in the winter what can you do to exercise your dog? if i put him on the treadmill he’ll fall because his joints are so bad. but since he’s overweight i really need to do this. any ideas? :/

  4. Tracey says:

    There are a lot of good ideas in the ebook on the home page–it’s totally free. But in general I really would suggest playing games in the home that get him moving–they’ll get you moving too. You can keep it simple and start with the things that already get his goat so to speak. We have a real simple game. When I’m walking through the house and the dog is following me, I abruptly change direction and walk another direction, then after 30 seconds, I do it again and I keep doing this. After a while the dog catches on and he starts bumping me, so I do it faster. Pretty soon we’re speed walking around the house.

    It can be really simple to get moving in the house. The challenge is keeping it up for 15 or 20 or 30 minutes. Just remember, you will probably get bored before you dog does, so when you feel like stopping, keep going another 5 minutes. Best of luck!

  5. Tracey says:

    If his joints are really bad, you would do best to start with low impact activities where balance is not a big issue. Training him to perform command is a really good way to do this. In order to learn a trick or command, a dog is repeating motions over and over and it can give him a low-impact workout. Commands like fetch, release, roll over are useful and physically active.

    A couple of things to remember: 1) choose commands where balance is not a major part of the command, and 2) really avoid treats as a reward for good performance. Love and rubs and attention WILL also work for positive motivation.

    What is also good are games where the dog is constantly in motion are good. Any game where your dog is constantly following you are really good. There are a few examples in the ebook on the home page.

    Now, these activities are not likely to burn a lot of calories, but this will help him get in better condition to do more intensive activities later. This is important–go slow with exercise and weight loss to prevent more injury to his joints. And do exercise regularly. And as always, check with his vet who has more knowledge of the condition of your dog’s joints and can advise accordingly.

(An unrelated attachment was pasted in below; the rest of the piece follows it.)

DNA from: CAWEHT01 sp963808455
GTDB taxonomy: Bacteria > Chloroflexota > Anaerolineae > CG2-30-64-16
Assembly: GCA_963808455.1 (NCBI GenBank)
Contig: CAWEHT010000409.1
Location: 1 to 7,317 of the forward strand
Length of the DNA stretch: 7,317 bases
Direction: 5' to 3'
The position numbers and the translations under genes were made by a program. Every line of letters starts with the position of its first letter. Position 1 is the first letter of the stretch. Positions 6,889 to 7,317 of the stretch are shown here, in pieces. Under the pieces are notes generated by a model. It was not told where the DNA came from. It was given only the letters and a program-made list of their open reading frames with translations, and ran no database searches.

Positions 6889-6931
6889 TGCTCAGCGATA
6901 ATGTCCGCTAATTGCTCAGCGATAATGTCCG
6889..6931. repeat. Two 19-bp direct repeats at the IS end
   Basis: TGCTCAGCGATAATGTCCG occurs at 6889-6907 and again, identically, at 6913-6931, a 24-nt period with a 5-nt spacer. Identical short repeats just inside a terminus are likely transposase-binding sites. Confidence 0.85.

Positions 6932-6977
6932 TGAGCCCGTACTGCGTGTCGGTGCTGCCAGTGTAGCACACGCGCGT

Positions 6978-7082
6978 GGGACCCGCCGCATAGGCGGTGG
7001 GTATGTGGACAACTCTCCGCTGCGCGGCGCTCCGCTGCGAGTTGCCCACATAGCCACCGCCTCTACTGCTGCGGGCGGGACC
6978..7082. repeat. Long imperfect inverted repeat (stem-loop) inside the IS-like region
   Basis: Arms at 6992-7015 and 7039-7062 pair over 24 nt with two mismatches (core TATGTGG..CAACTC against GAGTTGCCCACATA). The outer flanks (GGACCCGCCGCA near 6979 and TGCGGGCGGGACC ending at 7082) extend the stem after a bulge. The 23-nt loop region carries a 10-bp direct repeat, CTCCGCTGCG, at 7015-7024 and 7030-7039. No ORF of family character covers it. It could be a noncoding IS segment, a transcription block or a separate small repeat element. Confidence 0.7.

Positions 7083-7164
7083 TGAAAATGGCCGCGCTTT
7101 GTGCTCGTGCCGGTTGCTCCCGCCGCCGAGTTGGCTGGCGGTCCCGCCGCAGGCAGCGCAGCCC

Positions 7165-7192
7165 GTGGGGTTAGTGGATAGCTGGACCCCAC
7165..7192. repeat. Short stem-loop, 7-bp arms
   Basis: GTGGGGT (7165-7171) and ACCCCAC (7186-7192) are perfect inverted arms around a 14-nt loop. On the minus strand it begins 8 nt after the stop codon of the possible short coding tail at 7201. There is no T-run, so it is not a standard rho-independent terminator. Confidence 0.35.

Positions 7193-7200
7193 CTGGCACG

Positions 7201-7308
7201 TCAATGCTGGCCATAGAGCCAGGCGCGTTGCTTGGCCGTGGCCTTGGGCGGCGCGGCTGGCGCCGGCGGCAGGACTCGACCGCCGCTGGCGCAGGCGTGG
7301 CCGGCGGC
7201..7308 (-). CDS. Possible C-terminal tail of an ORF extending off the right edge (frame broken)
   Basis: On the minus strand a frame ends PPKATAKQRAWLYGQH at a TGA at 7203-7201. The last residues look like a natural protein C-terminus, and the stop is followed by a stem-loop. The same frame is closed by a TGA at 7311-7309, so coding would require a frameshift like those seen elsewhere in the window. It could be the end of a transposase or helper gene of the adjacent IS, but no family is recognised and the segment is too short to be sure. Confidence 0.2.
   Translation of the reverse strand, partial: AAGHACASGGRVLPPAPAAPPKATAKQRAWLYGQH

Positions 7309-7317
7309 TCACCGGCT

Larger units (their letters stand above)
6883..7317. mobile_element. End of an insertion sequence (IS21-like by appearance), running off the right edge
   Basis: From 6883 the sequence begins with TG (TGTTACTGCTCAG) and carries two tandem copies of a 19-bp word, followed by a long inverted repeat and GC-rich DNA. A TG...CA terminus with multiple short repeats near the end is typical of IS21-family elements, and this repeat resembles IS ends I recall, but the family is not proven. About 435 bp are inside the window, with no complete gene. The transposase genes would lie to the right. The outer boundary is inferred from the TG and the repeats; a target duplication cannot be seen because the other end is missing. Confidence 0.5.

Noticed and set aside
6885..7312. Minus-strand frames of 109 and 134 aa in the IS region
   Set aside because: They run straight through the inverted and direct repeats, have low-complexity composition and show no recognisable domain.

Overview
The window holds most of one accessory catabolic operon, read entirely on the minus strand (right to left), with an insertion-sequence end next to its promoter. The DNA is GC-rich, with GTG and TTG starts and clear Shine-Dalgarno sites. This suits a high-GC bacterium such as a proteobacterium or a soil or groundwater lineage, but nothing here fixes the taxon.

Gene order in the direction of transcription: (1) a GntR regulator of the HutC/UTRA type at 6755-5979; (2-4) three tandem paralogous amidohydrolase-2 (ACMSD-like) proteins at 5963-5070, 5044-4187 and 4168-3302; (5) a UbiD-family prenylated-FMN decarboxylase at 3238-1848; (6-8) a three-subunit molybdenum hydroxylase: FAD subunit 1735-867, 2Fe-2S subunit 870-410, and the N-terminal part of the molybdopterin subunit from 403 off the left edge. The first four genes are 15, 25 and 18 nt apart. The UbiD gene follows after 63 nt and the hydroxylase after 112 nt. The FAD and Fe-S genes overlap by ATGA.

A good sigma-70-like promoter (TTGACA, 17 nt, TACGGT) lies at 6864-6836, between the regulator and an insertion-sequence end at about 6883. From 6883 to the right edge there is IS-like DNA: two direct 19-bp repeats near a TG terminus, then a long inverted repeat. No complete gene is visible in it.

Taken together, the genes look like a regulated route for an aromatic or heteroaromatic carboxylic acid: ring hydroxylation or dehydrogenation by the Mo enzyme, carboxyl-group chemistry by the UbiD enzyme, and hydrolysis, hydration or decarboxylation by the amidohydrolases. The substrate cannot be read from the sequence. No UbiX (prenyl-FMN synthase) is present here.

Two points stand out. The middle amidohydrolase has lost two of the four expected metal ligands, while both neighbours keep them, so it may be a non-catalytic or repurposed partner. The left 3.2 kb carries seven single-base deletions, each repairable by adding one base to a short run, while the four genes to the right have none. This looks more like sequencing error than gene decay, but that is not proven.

6. Emilia A. says:

    Hey,
    I have a 4 year old Boston Terrier (that we got about two months ago)that LOVES to run. We would go everyday to the dog park and play fetch with him and he would run with other dogs. But about a week ago he started limping and today we learn the (sad) news that he has arthritis. Can he still go running everyday just this time instead of an hour 10 to 15 mins? I can see in his eyes that he just wants to play.

  7. Tracey says:

    @Emilia…Even a dog with joint pain like arthritis can and SHOULD exercise, daily if possible. Reasonable activity will help him feel better overall. The issue is just to make sure he doesn’t over do it, some eager dogs don’t know when to stop. Check out our article here: http://www.exercisemydog.com/page/2/?s=arthritis. Of course you should confer with your vet, even if by phone.

  8. My dog she might have arthritis and what can I do to make her comfortable and happy and she is 7 years old and a Lowchen

  9. If the arthritis is just starting to set in, you definitely want to keep exercising your dog every day, at least 30 minutes for a Lowchen. Moderate walking or playing is fine. Continuing to exercise will help keep muscles strong and ligaments a little more limber, which helps keep arthritis from getting so bad. Take it easy anytime your dog is showing signs of pain–limping, wincing, whining. Stay in and play during colder weather. And really try to coordinate with your vet. They will give you an idea if it is arthritis or some other joint problem, how far it is advanced, and can prescribe appropriate pain medication that will help your dog on the bad days. Best of luck with your pup!